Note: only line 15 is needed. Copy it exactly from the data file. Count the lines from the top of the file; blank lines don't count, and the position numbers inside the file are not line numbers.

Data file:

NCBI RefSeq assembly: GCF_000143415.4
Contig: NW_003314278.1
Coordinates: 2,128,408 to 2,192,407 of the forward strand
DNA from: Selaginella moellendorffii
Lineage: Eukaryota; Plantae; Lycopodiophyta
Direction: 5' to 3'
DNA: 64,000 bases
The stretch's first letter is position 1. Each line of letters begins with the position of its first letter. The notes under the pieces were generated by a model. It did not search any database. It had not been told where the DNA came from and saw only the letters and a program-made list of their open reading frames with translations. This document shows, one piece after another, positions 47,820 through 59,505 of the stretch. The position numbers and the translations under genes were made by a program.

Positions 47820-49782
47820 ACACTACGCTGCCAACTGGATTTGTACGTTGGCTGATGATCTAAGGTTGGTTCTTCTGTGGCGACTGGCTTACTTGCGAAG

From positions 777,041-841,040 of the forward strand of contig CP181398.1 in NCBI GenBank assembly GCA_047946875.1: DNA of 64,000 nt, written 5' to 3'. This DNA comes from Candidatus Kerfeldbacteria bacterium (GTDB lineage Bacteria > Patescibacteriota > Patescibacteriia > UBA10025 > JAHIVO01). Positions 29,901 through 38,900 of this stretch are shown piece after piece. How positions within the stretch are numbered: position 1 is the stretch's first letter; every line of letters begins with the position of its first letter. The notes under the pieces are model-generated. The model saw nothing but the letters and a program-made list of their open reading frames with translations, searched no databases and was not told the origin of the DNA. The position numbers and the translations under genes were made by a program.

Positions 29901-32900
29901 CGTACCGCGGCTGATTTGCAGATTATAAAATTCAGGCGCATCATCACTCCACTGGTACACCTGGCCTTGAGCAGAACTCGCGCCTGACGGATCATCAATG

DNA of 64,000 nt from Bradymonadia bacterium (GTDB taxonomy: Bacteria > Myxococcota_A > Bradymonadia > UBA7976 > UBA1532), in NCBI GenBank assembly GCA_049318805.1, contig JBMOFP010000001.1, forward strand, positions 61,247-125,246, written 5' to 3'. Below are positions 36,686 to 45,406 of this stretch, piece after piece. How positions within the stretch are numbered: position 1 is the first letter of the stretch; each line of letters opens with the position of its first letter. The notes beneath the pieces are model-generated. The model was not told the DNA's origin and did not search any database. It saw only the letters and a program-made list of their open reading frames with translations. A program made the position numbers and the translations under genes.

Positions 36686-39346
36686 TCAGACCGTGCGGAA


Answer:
Positions 36686-39346